With many public school districts noting settlements in board meeting minutes and agendas (although perhaps often discussed in executive sessions), it’s unclear to me how the request for specific settlement documents will provide much greater clarity for requested materials. In some respects, this decision is in line with prior holdings that public entities must disclose settlements and cannot mark them as confidential. However, records involving minors generally trigger heightened privacy concerns. This Decision also appears to show the impact of the recent Supreme Court of New Jersey decision in North Jersey Media Group v. Township of Lyndurst; specifically in its philosophy of requiring fact-sensitive determinations to be rendered for large classes of documents. Such decisions may render the already burdensome role of OPRA custodian (or lawyer advising on such issues) even more difficult and I personally find this philosophical shift somewhat dispiriting given what appeared to be an Appellate level trend towards contracting the oftentimes onerous OPRA requirements and interpretations (as I discussed in the New Jersey Law Journal article I co-authored June 19, 2017, OPRA Law Comes of Age). For instance, the Appellate Court states in this Decision that:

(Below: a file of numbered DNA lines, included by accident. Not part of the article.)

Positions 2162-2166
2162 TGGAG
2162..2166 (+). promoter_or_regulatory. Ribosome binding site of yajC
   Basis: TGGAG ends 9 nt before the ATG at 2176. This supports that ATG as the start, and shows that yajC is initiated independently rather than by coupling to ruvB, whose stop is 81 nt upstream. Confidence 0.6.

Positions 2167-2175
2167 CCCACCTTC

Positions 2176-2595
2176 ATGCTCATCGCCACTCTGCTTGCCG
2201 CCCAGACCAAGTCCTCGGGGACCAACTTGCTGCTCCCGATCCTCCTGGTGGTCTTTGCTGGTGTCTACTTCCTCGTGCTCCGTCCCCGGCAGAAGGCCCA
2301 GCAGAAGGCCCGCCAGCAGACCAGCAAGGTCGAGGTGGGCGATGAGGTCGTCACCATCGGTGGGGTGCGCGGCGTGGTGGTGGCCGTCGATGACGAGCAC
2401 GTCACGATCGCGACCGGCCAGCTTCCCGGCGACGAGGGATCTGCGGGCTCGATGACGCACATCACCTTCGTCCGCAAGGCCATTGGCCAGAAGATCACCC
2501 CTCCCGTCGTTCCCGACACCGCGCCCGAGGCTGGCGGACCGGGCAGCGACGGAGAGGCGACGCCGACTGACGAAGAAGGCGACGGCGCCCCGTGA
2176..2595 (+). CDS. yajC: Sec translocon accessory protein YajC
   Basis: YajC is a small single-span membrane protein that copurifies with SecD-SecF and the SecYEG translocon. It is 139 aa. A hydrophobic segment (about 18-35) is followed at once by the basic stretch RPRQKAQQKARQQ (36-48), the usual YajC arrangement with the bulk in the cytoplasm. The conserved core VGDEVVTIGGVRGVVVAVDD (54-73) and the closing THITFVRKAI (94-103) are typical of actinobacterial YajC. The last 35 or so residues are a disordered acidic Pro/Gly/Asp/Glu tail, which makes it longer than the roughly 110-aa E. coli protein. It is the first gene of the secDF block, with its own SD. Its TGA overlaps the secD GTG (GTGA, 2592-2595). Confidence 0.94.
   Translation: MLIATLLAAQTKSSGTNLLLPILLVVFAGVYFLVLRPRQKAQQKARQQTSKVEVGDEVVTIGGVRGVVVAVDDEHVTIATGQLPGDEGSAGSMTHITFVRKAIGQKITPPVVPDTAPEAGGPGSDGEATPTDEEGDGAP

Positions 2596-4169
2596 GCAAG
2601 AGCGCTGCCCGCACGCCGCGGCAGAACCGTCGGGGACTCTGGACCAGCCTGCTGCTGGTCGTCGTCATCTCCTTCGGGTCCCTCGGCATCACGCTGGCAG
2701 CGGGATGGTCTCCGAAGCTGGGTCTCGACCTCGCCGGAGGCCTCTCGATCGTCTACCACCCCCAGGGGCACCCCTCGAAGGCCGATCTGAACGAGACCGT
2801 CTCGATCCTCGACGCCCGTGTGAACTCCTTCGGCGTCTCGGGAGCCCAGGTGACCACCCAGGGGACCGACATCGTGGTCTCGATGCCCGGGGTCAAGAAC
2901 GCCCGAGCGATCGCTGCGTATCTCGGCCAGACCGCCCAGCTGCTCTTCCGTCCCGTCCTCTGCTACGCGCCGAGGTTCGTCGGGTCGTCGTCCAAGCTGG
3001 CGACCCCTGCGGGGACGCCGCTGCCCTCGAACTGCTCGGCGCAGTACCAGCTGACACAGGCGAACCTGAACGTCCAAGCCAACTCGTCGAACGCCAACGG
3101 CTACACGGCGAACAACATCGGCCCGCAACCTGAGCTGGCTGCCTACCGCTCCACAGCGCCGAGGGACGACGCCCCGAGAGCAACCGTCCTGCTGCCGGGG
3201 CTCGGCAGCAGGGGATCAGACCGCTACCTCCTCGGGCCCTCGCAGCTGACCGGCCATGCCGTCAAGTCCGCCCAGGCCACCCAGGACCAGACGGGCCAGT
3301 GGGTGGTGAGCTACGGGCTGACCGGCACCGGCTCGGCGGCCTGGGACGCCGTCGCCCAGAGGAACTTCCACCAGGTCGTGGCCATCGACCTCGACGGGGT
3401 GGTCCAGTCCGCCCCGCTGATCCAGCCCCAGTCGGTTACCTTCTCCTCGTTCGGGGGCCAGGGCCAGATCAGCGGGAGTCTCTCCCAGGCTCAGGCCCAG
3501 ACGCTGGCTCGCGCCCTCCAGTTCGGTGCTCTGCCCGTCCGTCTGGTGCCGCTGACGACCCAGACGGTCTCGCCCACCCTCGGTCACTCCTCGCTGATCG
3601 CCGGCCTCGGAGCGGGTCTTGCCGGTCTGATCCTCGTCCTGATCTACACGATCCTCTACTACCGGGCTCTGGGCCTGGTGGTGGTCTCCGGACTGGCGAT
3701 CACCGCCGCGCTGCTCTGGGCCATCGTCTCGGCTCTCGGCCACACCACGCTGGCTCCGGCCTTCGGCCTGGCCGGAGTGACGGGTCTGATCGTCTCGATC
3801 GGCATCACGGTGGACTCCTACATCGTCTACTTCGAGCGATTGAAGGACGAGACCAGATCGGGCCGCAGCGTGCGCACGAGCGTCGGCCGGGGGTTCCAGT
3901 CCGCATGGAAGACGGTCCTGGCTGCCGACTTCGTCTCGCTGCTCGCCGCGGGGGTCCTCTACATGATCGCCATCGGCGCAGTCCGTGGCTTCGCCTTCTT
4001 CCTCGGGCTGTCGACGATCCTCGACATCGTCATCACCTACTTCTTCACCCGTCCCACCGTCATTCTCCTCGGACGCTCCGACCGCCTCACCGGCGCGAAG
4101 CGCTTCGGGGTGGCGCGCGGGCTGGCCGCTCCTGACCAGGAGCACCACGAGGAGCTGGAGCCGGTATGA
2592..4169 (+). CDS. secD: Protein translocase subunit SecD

The review of such requests should be conducted on a case-by-case basis, depending on the specific nature of the request and particular kind(s) of records sought. Because none of the trial courts in the present appeals addressed these common law balancing issues, we do not resolve them here Instead, the balancing of interests should be adjudicated in the first instance in the trial court on remand.
The simple fact is this: if the Appellate Court itself believes it lacks sufficient documentation and information to render a decision (such as here), then remand may be appropriate regarding the four matters currently pending before the Court…but what about all the potentially countless future requests where a government entity and its custodian will have 7 days to interpret this Decision (and others like it) to try and make a proper judgment call–one where a false step–regardless of good intent–may later lead to the imposition of expensive reimbursement of counsel fees for the requestor? I can speak from some experience that being on the front-lines of these decisions is not always easy. Moreover, the following language from the Decision may be somewhat difficult to reconcile (what if OPRA requirements and parents’ opinions differ, as they surely will at times?)